Physics of Fluids (link).
Mass transfer is a crucial phenomenon in designing and scaling up chemical and biochemical stirred tanks. The literature lacks a pilot-scale study on investigating mass transfer in non-Newtonian fluids. A pilot-scale study is a prerequisite step before scaling up the process from laboratory to industrial-scale. Thus, a study using pilot-scale stirred tank was conducted to investigate bubble hydrodynamics and mass transfer in non-Newtonian fluids. This work is a scale-up study from laboratory to pilot-scale. Axial distributions of bubble–liquid mass transfer coefficient and interfacial area were obtained using dedicated in situoptical endoscope probes (oxygen and bubble size) simultaneously.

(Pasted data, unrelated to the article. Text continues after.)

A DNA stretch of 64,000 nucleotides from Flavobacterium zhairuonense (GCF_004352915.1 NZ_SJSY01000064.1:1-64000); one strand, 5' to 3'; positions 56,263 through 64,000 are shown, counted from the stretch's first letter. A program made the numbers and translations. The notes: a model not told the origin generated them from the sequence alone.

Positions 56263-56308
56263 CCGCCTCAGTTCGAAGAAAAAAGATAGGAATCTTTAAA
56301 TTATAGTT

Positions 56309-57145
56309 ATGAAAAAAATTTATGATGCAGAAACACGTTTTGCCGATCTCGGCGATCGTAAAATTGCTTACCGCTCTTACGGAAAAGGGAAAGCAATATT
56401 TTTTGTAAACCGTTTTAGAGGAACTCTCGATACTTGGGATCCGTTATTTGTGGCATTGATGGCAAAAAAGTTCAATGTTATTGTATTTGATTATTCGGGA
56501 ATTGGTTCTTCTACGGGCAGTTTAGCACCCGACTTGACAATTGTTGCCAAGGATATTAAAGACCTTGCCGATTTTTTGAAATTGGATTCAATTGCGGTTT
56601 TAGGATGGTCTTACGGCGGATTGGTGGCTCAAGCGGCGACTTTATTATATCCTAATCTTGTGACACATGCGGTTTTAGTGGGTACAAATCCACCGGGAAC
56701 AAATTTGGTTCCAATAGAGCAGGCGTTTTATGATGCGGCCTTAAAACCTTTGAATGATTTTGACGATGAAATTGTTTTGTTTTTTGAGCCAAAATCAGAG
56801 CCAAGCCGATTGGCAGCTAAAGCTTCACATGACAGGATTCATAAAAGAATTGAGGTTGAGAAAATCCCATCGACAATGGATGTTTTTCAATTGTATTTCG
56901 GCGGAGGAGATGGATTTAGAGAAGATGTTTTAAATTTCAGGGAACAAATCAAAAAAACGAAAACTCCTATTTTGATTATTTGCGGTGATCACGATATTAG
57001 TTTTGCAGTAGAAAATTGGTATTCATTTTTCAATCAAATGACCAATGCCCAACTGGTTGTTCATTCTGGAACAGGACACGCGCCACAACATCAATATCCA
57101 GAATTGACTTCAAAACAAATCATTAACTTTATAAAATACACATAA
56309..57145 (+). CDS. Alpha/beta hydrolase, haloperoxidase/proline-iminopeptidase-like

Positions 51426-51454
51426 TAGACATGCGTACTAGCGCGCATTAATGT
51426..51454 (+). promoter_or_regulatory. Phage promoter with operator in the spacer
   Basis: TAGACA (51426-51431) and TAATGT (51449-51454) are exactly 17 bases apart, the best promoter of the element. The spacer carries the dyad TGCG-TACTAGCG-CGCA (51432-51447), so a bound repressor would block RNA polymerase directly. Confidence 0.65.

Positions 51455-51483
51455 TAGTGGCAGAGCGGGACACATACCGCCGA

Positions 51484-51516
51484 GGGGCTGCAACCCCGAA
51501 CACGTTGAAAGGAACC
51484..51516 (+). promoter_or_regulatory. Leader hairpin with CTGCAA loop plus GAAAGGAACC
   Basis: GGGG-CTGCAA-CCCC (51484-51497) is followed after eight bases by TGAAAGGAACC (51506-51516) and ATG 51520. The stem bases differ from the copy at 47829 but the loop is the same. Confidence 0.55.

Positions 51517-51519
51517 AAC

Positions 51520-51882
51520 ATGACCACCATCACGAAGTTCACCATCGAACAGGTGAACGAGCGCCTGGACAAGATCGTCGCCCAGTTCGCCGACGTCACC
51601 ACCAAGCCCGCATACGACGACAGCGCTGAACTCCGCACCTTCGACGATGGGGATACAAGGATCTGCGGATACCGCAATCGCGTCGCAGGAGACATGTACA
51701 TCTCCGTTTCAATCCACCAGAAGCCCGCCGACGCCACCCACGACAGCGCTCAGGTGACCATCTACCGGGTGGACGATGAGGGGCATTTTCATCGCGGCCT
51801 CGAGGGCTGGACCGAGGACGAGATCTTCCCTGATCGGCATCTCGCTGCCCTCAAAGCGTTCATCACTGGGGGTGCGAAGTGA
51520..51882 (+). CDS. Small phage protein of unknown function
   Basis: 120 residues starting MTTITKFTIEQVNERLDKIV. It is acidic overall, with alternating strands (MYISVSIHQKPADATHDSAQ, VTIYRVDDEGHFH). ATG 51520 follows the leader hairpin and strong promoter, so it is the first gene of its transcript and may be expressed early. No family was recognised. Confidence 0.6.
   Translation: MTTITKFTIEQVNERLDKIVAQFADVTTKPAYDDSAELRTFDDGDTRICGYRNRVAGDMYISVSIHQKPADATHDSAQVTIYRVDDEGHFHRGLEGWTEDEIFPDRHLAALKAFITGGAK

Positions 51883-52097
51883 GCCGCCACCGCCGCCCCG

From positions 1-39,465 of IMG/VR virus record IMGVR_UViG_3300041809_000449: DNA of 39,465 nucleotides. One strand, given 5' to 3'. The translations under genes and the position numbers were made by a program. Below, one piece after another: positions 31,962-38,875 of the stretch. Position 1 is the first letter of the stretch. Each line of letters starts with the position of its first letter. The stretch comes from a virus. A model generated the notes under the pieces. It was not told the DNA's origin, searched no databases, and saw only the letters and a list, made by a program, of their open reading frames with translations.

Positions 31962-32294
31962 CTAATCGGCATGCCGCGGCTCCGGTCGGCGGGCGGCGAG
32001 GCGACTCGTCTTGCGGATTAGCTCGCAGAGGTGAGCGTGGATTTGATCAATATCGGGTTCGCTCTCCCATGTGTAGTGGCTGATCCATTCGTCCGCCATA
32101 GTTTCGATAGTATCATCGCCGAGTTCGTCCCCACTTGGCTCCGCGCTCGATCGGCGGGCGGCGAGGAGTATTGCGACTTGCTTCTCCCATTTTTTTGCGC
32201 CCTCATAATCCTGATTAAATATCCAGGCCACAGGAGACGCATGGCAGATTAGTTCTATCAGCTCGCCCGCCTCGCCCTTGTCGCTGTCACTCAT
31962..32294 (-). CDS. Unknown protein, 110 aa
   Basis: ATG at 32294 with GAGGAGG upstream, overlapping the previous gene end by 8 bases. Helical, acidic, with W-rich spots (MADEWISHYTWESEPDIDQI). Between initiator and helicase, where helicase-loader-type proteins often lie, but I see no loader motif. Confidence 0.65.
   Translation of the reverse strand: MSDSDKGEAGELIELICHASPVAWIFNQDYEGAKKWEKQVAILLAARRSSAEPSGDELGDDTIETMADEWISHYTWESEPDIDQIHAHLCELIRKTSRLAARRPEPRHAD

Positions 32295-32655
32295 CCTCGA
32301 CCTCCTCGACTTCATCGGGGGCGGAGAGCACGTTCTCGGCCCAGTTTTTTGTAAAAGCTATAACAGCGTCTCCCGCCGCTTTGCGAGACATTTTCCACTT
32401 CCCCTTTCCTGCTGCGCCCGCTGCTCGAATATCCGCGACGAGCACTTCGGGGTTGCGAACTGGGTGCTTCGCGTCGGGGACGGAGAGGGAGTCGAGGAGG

Volumetric mass transfer coefficient was determined by recording local dissolved oxygen concentrations in liquid. Interfacial area was estimated by measuring local bubble size and global gas holdup. Bubble–liquid mass transfer coefficient was then deduced by combining the obtained values of volumetric mass transfer coefficient and interfacial area. Effects of operating conditions, fluid rheology, and probe axial positions (liquid height) on bubble–liquid mass transfer coefficient were considered. The operating conditions (power inputs and superficial gas velocities) were in the range of 30–250 W/m3 and 3.10–4.70 mm/s, respectively. Bubble–liquid mass transfer coefficient increased with an increase in operating conditions, whereas it decreased with an increase in fluid rheology and liquid height. Scale-up effects on mass transfer were higher for water than viscous fluids, as suggested by large deviation (9.6%) in values of bubble–liquid mass transfer coefficient.